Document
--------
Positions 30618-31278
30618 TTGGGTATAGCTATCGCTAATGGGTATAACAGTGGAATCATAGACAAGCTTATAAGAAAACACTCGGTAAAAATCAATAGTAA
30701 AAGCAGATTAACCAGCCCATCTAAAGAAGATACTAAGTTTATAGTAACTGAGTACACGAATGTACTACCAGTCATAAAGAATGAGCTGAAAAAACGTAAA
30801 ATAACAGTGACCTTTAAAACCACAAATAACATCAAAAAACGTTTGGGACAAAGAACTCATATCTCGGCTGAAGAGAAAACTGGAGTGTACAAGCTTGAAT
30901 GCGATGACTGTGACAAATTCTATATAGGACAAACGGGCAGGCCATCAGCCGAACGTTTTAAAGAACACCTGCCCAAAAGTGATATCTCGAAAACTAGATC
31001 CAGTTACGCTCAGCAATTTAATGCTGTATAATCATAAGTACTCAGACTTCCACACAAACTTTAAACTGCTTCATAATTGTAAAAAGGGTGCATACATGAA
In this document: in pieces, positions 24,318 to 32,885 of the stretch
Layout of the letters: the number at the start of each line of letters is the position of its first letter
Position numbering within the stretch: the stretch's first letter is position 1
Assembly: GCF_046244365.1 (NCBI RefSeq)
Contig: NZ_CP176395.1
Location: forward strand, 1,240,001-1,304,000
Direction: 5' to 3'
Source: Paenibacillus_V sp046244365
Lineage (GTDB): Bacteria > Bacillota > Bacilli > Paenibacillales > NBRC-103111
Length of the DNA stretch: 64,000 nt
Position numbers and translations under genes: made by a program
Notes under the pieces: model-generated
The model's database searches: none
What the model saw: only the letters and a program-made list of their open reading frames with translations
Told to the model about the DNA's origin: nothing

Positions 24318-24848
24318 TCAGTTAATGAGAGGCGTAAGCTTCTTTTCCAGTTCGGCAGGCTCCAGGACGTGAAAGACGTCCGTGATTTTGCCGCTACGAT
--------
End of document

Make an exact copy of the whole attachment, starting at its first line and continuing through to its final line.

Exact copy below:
Positions 30618-31278
30618 TTGGGTATAGCTATCGCTAATGGGTATAACAGTGGAATCATAGACAAGCTTATAAGAAAACACTCGGTAAAAATCAATAGTAA
30701 AAGCAGATTAACCAGCCCATCTAAAGAAGATACTAAGTTTATAGTAACTGAGTACACGAATGTACTACCAGTCATAAAGAATGAGCTGAAAAAACGTAAA
30801 ATAACAGTGACCTTTAAAACCACAAATAACATCAAAAAACGTTTGGGACAAAGAACTCATATCTCGGCTGAAGAGAAAACTGGAGTGTACAAGCTTGAAT
30901 GCGATGACTGTGACAAATTCTATATAGGACAAACGGGCAGGCCATCAGCCGAACGTTTTAAAGAACACCTGCCCAAAAGTGATATCTCGAAAACTAGATC
31001 CAGTTACGCTCAGCAATTTAATGCTGTATAATCATAAGTACTCAGACTTCCACACAAACTTTAAACTGCTTCATAATTGTAAAAAGGGTGCATACATGAA
In this document: in pieces, positions 24,318 to 32,885 of the stretch
Layout of the letters: the number at the start of each line of letters is the position of its first letter
Position numbering within the stretch: the stretch's first letter is position 1
Assembly: GCF_046244365.1 (NCBI RefSeq)
Contig: NZ_CP176395.1
Location: forward strand, 1,240,001-1,304,000
Direction: 5' to 3'
Source: Paenibacillus_V sp046244365
Lineage (GTDB): Bacteria > Bacillota > Bacilli > Paenibacillales > NBRC-103111
Length of the DNA stretch: 64,000 nt
Position numbers and translations under genes: made by a program
Notes under the pieces: model-generated
The model's database searches: none
What the model saw: only the letters and a program-made list of their open reading frames with translations
Told to the model about the DNA's origin: nothing

Positions 24318-24848
24318 TCAGTTAATGAGAGGCGTAAGCTTCTTTTCCAGTTCGGCAGGCTCCAGGACGTGAAAGACGTCCGTGATTTTGCCGCTACGAT